Axel-In-Charge: In-Depth with Alonso on Marvel's "All-New, All-Different" Lineup
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"Justice League of America" #12 by Matt Kindt and a team of artists is another "Forever Evil" tie-in, but its contrivances and lack of dimension keep it from being more than a nice-looking comic that does little to advance the overall
"Winter Soldier: The Bitter March" #1 doesn't feature the lead character all that much, but Rick Remender and Roland Boschi nonetheless deliver a nice start to a cold war period piece with the same kind of feel as a classic S.H.I.E.L.D. thr
"Insect Bath" #1, edited by Jason T. Miles, pays its own unique and unapologetic tribute to 1970s underground comix with a horror spin, and is an expectedly mixed but overall worthwhile homage to a classic counter-culture era.
Kieron Gillen's "Iron Metropolitan" story carries on in "Iron Man" #21, and while centered around a neat idea, the actual execution weakens the issue, especially Joe Bennett and Scott Hanna's new characters bearing strong sim
The old Invaders start to reunite in "All-New Invaders" #2, and are looking good as drawn by Steve Pugh and Guru-eFX. Writer James Robinson makes this reunion fun, but relies on a few too many contrivances to hold it together.
Frank Castle has set up shop in Los Angeles in "The Punisher" #1 by Nathan Edmondson and Mitch Gerads, where both the scenery and his disposition are a little brighter, but his war on crime still yields a high body count.
The new Batman's identity is revealed in the well-paced, superbly-drawn, and surprising "Earth 2 Annual" #2, by Tom Taylor, Robson Rocha, and Scott Hanna, which also provides the origin of, and link to, Earth 2's original Batman.
A quartet of creators each tells their own story featuring Catbug in the funny and even educational "Bravest Warriors 2014 Annual" #1, focusing on the character from Pendleton Ward's animated web-series and can be enjoyed by young kids and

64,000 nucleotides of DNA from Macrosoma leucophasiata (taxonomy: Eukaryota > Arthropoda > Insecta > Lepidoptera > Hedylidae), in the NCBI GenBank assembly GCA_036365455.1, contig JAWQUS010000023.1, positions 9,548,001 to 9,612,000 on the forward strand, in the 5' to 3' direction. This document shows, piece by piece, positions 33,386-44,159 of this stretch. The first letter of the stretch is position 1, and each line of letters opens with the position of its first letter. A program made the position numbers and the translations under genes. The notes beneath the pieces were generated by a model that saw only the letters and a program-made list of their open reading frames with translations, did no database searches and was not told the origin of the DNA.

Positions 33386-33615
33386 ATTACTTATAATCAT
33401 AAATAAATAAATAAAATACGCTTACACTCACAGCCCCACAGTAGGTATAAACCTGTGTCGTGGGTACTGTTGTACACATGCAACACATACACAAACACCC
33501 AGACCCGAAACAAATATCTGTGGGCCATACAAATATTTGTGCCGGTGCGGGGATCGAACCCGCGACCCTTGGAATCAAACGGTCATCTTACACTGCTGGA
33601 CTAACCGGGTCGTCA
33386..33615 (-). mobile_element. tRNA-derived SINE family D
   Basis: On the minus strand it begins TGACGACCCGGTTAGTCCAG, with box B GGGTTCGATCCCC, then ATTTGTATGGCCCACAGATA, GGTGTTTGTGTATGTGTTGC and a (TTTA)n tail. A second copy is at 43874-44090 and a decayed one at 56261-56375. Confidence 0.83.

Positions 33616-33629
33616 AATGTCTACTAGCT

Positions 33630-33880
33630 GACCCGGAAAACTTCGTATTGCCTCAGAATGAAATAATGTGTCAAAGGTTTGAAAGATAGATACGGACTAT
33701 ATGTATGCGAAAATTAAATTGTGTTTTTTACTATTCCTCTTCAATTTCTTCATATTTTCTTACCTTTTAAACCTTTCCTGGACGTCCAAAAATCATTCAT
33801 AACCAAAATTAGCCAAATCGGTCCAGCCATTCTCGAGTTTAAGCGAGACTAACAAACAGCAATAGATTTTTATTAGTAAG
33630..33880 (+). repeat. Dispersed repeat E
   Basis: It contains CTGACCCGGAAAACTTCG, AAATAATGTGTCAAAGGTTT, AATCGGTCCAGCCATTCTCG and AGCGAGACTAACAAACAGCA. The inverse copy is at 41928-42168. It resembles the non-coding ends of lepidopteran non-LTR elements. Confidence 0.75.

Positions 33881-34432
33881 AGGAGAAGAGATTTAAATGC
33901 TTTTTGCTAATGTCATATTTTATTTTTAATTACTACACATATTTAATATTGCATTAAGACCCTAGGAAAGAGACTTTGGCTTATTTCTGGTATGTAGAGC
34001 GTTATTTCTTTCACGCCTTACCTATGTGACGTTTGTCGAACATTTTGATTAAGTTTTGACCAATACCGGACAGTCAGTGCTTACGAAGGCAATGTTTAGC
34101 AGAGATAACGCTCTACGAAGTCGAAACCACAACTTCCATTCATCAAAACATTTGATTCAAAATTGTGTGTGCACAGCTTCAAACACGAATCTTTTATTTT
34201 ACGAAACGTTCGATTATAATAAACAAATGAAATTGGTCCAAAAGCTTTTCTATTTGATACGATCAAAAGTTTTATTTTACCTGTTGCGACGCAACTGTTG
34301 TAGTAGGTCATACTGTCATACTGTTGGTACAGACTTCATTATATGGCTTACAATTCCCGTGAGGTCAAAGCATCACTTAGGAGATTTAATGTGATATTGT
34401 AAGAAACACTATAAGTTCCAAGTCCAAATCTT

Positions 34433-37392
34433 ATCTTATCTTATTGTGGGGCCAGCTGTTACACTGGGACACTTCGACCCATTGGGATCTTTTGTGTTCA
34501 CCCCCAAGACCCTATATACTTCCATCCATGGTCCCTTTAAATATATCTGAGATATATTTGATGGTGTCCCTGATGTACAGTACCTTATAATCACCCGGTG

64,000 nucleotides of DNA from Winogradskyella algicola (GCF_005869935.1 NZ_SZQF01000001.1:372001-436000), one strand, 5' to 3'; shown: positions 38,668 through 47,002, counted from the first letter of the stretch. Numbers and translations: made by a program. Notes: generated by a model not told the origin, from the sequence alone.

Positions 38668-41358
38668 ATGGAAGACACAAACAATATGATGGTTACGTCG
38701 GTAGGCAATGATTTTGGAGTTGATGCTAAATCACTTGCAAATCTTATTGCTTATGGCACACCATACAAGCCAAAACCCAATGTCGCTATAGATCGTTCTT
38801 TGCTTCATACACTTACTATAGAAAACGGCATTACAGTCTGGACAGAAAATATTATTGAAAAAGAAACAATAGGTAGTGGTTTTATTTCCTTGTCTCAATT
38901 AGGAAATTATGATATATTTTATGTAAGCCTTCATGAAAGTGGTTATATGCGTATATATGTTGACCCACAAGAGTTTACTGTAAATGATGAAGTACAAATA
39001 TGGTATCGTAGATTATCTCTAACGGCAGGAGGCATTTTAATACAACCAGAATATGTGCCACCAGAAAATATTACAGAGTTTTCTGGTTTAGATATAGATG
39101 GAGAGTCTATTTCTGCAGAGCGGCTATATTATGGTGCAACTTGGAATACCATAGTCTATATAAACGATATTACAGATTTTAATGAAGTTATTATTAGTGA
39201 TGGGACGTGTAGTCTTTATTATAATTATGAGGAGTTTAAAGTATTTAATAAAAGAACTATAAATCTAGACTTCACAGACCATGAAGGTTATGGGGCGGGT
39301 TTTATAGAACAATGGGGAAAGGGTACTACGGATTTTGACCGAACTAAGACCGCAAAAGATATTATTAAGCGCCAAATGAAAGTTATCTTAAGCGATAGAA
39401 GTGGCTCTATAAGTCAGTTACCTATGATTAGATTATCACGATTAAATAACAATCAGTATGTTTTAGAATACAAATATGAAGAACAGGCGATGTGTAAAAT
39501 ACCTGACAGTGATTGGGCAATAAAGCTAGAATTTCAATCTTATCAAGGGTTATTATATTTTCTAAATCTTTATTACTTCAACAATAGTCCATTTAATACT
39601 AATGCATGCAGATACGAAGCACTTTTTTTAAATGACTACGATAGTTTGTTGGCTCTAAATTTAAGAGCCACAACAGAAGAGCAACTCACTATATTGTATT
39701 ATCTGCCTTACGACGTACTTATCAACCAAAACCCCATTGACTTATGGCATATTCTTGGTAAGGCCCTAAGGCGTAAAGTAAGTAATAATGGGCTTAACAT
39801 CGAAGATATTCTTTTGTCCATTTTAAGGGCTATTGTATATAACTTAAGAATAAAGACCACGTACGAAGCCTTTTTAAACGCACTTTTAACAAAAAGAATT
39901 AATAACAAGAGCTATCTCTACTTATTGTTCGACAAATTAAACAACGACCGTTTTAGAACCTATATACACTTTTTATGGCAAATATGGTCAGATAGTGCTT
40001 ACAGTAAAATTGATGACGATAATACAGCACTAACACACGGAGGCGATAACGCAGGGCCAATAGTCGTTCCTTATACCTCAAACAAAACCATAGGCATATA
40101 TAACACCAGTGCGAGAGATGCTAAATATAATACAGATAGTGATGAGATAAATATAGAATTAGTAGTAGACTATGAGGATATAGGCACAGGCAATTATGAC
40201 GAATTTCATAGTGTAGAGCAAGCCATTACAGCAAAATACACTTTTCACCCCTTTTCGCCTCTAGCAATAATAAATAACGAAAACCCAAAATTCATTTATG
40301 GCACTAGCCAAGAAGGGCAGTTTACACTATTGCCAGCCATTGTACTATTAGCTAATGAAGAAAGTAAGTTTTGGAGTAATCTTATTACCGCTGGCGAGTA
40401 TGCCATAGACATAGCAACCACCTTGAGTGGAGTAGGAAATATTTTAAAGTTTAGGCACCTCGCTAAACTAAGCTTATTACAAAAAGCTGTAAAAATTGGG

Writer Bryan J.L. Glass takes a shot at superheroics in "Furious" #1, and he delivers a unique story despite a somewhat overbearing message. Artist Victor Santos keeps it light but bogs it down somewhat with confusing and oddly-shadowed panels.
George Romero brings his next zombie effort not to the big screen, but to the comic medium in "Empire of the Dead: Act One" #1, with a couple of cool surprises, allowing artist Alex Maleev to prove that he was born to draw an urban zombie apocal
Brian Wood moves the locale to Eastern Europe and begins a new story with the return of some familiar characters and plot threads in "The Massive" #19, and this post-crash world looks as bleak as ever as drawn by Garry Brown.
Writer Scott Snyder slows the story a bit, taking time to explore character dynamics in the verbose "Batman" #27. Artists Greg Capullo and Danny Miki continue to beautifully render "Zero Year" with the usual beautiful layouts and homag
Veteran artist Brent Anderson contributes a few pages to Brian Michael Bendis and Brandon Peterson's "All-New X-Men" #21, but this introduction succeeds mostly at making the rest of the issue look weaker in comparison.
It's a super sparkly day in Gotham, as "Gothtopia" gets rolling in Gail Simone and Robert Gill's "Batgirl" #27, but a brutal villain contrasts the idyllic setting and a sense of uneasiness is pervasive in this impressive and
Joshua Dysart and Clayton Henry start a new storyline in bold fashion in "Harbinger" #20, which introduces a new teenage character and gives a peek into a very troubling future.
Creators Johnnie Christmas and Ed Brisson take the series on a bit of a welcome detour in "Sheltered" #6, although it's rather slow until its importance is realized. The simplicity of the art is a perfect match for the issue's everyday
"Marvel Knights: Spider-Man" #4 by Matt Kindt and Marco Rudy has the same trippy, psychedelic feel as past issues, and while the mood is getting kind of old storywise, the eclectic art keeps it interesting and moving along well enough.
Scott Snyder, Bryan Hitch and over twenty other top creators admirably and fittingly pay tribute to Batman and the character's enduring legacy on his 75th anniversary in the impressively-assembled "Detective Comics" #27.
Actress and activist Alyssa Milano had the idea, and Jackson Lanzing, Collin Kelly and Marcus To bring the next wave of social networking and social revolution to life in the brilliantly disturbing "Hacktivist" #1.
Writer Scott Lobdell and artist Ken Lashley badly mishandle the character of Lois Lane in "Superman" #26, but recover somewhat when the story focuses on Clark and Diana, as well as featured villain The Parasite.